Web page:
Cognitive Radio from a Mobile Operator's Perspective: System Performance and Business Case Evaluations (PhD defense Pål Grønsund 18.oct 2013)

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Presentation for PhD defense by Pål Grønsund:
Cognitive Radio from a Mobile Operator's Perspective: System Performance and Business Case Evaluations

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  • JointVenture:Easy to implement from a regulatory point of view since only the joint venture owners’ own spectrum are usedThe scenario is an example of spectrum sharing, which can be seen as a natural extension of infrastructure sharing: The joint venture is a good way to share the expenses and incomes between the companiesThe joint venture can be composed in a way that makes it very probable that:at least some unused spectrum is available at all timeslittle new cognitive radio access infrastructure is requiredSpectrum Broker:New Entrant:
  • PS: Point ontheusabilityoftheresults:Sensor network planning (density of sensors and coordination between fixed and integrated sensors)Sensor design to minimize CAPEX and OPEXSolutions that allow re-use of existing infrastructure and require few new sites
  • - Secondary cell size = 1/2 primary cell size (rs=0.575km)Secondary system performed well with high throughput.However, 75% of secondary BSs will not be co-located with primary BSs, leading to high costs for the establishment of new sites.This points in the direction of smaller and less expensive BSs such as WiFi access points and femtocells.Secondary cell size = primary cell size (rs=1.15)100% BS co-location will not be achievedPotential solutions which could be studied for future work:Cell sectorizationRelaxed requirement to allow secondary operation, and dynamic requirements when primary nodes have good connectivityDynamic transmit powers- comesto the costs of a decrease in primary system performance with a slight reduction in throughput and increased packet loss with avg. 2%.-This can be considered as tolerable for business models where the primary operator has an economical benefit in improved secondary system performance.
  • Two-stage: coarse sensing of 1 msec every 2nd frame, (pd =0.9, pf =0.1), fine sensingof 30 msec (pd =0.99, pf =0.01).Two-stage consecutive: same as two-stage, but 3 consecutivecoarsedetectionsareneeded to trigger fine sensing.Single-stage-30: fine sensingof 30 msecevery 0.5 sec (pd =0.99, pf =0.01).Single-stage-100: fine sensingof 100 msecevery 0.5 sec (pd =1, pf =0).
  • By characterizing spectrum usage and analyzing potential capacity in primary OFDMA networks, we showed that there is a potential for CR systems to utilize white spaces.We found that one of the most promising business cases for an operator using a sensor network aided CR system is that of a joint venture that gets the rights to use the ``unused'' spectrum resources of spectrum owners. The most business critical parameters were found to be the fixed sensor density, the fixed sensor OPEX and the number of new base station sites required.By using technical simulations we found that high reuse of existing base station sites is difficult to achieve, which points in the direction of shorter range and less expensive access points such as femtocells.However, we found that full reuse of base station sites can be achieved by relaxing interference requirements for the CR to the primary network.We showed that a promising business case is to use cognitive femtocells aided by a sensor network to offload the LTE network. The most business critical parameters were found to be the price for backhauling the cognitive femtocell and the number of supported users by the cognitive femtocell.We evaluated performance of a CR system based on the IEEE 802.22 standard with spectrum sensing and found that the activity of wireless microphones as the primary users should be quite high to reduce throughput and delay.Interference from IEEE 802.22 devices to the wireless microphone was found to be low in general and to occur only for short periods when using novel sensing strategies.We showed that the guaranteed bit rate QoS service for VoIP can be prioritized in IEEE 802.22, though the sensing strategy is important to satisfy strict QoS requirements for throughput and delay.We showed that spectrum selection functions that utilize sensing results to provide long-term spectrum usage statistics as basis for channel selection can enhance performance in IEEE 802.22.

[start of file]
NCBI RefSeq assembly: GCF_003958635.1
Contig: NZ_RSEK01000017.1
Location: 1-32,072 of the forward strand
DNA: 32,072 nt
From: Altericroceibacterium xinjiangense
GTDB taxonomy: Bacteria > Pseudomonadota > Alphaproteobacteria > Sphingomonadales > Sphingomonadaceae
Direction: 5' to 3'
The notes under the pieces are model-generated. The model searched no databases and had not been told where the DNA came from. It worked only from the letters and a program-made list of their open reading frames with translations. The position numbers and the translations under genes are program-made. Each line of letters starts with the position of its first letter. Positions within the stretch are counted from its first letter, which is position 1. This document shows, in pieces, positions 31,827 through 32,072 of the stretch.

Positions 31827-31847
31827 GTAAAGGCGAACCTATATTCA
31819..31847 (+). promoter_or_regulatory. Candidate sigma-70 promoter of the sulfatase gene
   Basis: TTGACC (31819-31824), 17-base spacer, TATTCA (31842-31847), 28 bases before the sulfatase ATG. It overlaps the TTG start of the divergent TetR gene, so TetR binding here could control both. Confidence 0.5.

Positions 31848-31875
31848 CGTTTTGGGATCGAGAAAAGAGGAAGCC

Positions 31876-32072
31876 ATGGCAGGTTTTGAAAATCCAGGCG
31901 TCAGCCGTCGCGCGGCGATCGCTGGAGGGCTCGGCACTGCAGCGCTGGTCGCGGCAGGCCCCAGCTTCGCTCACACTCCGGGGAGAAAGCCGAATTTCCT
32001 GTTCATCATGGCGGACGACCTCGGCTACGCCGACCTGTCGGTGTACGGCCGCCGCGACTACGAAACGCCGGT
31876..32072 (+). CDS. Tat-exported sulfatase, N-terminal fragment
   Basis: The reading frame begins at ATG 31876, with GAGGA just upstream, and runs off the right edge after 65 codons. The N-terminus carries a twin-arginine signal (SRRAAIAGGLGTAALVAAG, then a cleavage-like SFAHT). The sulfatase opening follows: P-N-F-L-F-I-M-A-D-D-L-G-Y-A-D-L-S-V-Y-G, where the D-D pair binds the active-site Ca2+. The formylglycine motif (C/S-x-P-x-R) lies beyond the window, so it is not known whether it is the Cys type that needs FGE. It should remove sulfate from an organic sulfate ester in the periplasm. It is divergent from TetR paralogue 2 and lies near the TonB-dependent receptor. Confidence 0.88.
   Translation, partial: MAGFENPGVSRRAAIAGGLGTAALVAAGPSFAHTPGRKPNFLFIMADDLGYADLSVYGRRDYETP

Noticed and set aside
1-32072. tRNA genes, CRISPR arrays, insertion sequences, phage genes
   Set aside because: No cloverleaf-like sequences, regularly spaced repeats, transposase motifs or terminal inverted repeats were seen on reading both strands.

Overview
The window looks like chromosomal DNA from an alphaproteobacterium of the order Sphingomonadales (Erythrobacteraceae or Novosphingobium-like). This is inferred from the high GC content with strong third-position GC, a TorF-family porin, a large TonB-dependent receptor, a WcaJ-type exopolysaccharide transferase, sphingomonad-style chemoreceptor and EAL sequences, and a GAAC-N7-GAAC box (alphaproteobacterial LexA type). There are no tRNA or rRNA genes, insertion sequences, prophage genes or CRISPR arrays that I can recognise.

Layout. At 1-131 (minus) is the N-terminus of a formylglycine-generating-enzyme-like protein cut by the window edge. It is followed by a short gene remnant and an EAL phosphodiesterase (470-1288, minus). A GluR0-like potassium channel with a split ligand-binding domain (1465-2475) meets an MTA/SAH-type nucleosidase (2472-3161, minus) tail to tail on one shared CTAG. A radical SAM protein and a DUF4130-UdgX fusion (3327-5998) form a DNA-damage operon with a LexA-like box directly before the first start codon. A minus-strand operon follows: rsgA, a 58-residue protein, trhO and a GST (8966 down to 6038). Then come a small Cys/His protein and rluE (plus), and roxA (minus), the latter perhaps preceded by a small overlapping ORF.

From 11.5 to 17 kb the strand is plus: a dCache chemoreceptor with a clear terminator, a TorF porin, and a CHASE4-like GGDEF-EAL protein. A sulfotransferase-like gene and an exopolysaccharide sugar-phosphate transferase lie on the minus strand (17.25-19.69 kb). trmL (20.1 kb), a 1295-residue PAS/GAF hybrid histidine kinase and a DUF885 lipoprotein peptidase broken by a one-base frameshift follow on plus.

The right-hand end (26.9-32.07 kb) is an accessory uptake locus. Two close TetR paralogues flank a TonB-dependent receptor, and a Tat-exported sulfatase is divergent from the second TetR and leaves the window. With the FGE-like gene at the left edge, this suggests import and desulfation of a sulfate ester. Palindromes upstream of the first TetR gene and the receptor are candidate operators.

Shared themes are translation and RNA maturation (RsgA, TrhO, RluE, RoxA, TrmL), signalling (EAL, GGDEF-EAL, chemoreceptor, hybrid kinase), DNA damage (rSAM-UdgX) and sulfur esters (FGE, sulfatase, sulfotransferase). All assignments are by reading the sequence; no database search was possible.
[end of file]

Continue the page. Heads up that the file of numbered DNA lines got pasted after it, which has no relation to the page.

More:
Transcript

  • 1. Cognitive Radio from a Mobile Operator’s Perspective: System Performance and Business Case Evaluations PhD Dissertation, 18.october 2013 Pål Grønsund Supervisors: Paal E. Engelstad, Przemyslaw Pawelczak, Audun F. Hansen, (Ole Grøndalen)
  • 2. Mobile operators need to solve the key challenges for future wireless access Massive growth in Massive growth in Wide range of Traffic Volume Connected Devices Requirements • • • • • • Data rate Latency Coverage Energy Device cost …. Spectrum Available Network Traffic capacity = Spectrum X Density X Efficiency (MHz) (sites/km2) (Mbps/MHz/site) 2
  • 3. Power Spectral Density … but not well utilized 0 3 1 2 3 4 5 6 GHz
  • 4. Cognitive radio is an “intelligent” and flexible radio system that can observe and learn from the environment and adapt accordingly 4
  • 5. Cognitive Radio can be used to dynamically access spectrum that is underutilized Spectrum Holes (White Spaces) Frequency Power Cognitive Radio Time t1 t2 t3 Spectrum occupied by licensed users 5